How to Create Header Files in C++

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If you are a C++ programmer, then you must have used predefined header files like <iostream>, <string>, <cmath> etc.

In this article, I have shown how to create your own header files in the right way.

This article is divided into two sections -

  1. Creating Ordinary Header Files
  2. Creating Template Header Files

Creating Ordinary Header Files

Suppose you have created the following header file with the following line in it-

const int SOME_CONSTANT = 50;    // first.h
// ...More

Now you have a second header file which has included the above file -

#include "first.h"    // second.h
// ...More

And you have one more C++ file which includes both these files -

#include "first.h"    // third.cpp
#include "second.h"    
// ...More

Now, when you compile your third.cpp file, you will get an error like this -

error: redefinition of ‘const int SOME_CONSTANT’ 1 | const int SOME_CONSTANT = 50;

Because the first.h file is included twice, therefore its content also gets copied twice in the third.cpp file.

To prevent this we should use Header Guards.

Using Header Guards

Header Guards are conditional compilations directives which mean they are evaluated at compilation time and the compiler will perform operations on the basis of its result.

Header Guards look like this -

#ifndef HEADERFILE_H
#define HEADERFILE_h

// Declarations goes here

#endif

ifndef means if not defined, if the HEADERFILE_H is not defined it will define it, otherwise if it is already defined it will skip compiling everything between ifndef and endif.

Now, we will update our previous example with header guards

  • first.h

    #ifndef FIRST_H
    #define FIRST_H
    
    const int SOME_CONSTANT = 50;
    // ...More
    
    #endif
    
  • second.h

    #ifndef SECOND_H
    #define SECOND_H
    
    #include "first.h"
    // ...More
    
    #endif
    
  • third.cpp

    #include "first.h"
    #include "second.h"
    #include <iostream>
    
    int main()
    {
        // Using first.h and second.h
    }
    

Now, our third.cpp file will compile without error.

One Complete Example

Let's look at one more example -

In this example, we will create the following three files -

  • headerfiles.h - Provides constants, functions and class declarations for use.
  • definitions.cpp - Contains definitions for the headerfiles.h functions and classes.
  • main.cpp - Consumes the functions and classes declared in headerfiles.
headerfile.h
#ifndef HEADERFILE_H
#define HEADERFILE_H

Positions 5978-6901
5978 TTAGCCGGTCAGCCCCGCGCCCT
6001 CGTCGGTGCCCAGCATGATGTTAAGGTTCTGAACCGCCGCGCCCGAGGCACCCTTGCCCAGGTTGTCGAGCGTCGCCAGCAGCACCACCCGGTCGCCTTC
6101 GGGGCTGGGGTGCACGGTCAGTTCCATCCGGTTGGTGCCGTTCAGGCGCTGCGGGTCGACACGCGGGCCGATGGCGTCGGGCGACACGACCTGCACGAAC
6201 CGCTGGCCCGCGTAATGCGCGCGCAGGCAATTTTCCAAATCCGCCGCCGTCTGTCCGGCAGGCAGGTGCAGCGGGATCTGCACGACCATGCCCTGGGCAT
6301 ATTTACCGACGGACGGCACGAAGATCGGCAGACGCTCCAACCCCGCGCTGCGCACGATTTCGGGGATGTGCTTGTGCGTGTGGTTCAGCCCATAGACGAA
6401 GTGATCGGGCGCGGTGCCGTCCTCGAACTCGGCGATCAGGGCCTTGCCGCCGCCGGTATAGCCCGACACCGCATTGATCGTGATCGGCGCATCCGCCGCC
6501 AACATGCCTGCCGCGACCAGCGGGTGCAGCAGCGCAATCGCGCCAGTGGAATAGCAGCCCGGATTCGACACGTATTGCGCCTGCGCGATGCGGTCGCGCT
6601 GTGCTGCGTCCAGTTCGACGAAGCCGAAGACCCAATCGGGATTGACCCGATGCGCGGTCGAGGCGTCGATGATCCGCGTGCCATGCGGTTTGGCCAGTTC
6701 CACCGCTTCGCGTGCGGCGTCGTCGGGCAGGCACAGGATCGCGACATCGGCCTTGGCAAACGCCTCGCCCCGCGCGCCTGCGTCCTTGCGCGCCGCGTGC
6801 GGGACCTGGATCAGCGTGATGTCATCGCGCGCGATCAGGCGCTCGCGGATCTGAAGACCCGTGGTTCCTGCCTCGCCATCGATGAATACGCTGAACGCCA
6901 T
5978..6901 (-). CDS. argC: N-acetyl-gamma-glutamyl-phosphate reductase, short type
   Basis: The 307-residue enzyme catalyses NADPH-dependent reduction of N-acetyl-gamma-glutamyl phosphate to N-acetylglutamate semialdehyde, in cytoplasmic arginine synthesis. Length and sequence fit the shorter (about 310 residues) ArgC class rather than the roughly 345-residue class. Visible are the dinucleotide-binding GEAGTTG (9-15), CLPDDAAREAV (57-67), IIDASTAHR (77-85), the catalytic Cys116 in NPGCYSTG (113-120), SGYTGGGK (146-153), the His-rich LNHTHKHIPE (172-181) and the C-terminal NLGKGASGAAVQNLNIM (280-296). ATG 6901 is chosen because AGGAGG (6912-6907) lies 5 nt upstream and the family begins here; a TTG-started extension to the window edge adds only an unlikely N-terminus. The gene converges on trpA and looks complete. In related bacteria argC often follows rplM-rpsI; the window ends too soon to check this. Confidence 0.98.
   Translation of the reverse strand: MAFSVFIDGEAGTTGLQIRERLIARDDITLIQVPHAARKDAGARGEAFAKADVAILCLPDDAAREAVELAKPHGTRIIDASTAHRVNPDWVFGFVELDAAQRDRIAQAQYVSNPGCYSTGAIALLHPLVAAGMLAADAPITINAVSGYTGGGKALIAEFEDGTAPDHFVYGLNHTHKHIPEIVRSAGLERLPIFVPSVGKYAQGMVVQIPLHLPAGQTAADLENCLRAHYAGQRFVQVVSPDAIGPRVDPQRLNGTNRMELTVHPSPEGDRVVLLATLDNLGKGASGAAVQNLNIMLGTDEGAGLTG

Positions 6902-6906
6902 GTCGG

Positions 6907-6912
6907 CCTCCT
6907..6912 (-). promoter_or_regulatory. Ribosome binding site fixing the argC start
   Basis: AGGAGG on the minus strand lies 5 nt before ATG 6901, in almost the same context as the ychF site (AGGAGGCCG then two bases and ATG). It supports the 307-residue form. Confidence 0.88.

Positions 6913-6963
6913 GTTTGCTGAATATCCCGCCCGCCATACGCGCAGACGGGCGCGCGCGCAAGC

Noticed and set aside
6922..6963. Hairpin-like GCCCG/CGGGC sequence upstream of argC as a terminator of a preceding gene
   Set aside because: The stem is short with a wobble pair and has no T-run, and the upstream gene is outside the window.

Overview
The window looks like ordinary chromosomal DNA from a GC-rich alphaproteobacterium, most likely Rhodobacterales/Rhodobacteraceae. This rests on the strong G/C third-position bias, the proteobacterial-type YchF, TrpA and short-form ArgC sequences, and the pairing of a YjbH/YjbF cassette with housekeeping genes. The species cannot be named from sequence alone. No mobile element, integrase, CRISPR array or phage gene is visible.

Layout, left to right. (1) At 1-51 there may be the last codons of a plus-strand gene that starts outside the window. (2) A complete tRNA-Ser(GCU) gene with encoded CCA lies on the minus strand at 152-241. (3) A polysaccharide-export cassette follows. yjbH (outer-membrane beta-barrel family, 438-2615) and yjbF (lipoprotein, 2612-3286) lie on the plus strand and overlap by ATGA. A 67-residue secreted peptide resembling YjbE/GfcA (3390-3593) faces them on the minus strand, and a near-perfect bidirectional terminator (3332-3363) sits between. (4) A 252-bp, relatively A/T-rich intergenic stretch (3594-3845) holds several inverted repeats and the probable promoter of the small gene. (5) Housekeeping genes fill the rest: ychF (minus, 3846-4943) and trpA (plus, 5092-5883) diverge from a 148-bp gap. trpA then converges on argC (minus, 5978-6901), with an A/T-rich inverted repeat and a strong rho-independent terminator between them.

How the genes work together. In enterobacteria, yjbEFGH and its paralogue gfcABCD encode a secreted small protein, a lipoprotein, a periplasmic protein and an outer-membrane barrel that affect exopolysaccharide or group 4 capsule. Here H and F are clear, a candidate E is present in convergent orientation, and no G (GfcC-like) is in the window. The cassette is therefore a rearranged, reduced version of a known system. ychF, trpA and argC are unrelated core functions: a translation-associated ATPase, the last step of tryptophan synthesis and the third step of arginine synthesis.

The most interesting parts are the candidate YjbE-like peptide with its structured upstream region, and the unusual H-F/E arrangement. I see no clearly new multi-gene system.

#include <iostream>
#include <string>

const int SOME_CONSTANT = 50;

void print(std::string message);

class SomeClass
{
    private:
        int var;

    public:
        SomeClass(int var);
        void print();
};

#endif
definitions.cpp
#include "headerfile.h"

void print(std::string message)
{
    std::cout << "Message = " << message << "\n";
}

SomeClass::SomeClass(int var)
{
    this->var = var;
}

void SomeClass::print()
{
    std::cout << "var = " << var << "\n";
}
main.cpp
#include "headerfile.h"
#include <iostream>

int main()
{
    print("Hello, World");  // OUTPUT: Message = Hello, World

    SomeClass object(50);

    object.print();     // OUTPUT: var = 50

    std::cout << SOME_CONSTANT << "\n"; // OUTPUT: 50

    return 0;
}

This is the right way to create header files, you separate the declarations and definitions in two files and only include the header file when necessary.

You will link the definitions file when compiling like this -

g++ -o main main.cpp definitions.cpp

Creating Template Header Files

Now in case of templates, you can't simply create two different files for declarations and definitions like the previous example because, when compilers compile the program it needs to replace the generic types with the required template arguments.

For example -

# foo.h
template <typename type>
type sum(type a, type b)
{
    type result = a + b;
    return result;
}

# main.cpp
sum(50, 100);    // This will create a function sum with type replaced with int everywhere

If we haven't provided the definition in the header file, the compiler won't be able to do perform the replacement(or instantiation).

Now, to separate our definition and declaration in the case of templates we can use the following way -

max.h

Header file to store function and class declaration

#ifndef MAX_H
#define MAX_H

template <typename type>
type max(type a, type b);

#include "max.tpp"    // IMPORTANT: We are including our definitions in the header file at the end
#endif
max.tpp

Definition file, note that its extension is .tpp and not .cpp as per the convention for template definitions files.

#include "max.h"

template <typename type>
type max(type a, type b)
{
    return a > b ? a : b;
}
main.cpp
#include "max.h"
#include <iostream>

int main()
{
    std::cout << max(50, 100) << "\n";   // 100

    return 0;
}

Thanks for reading


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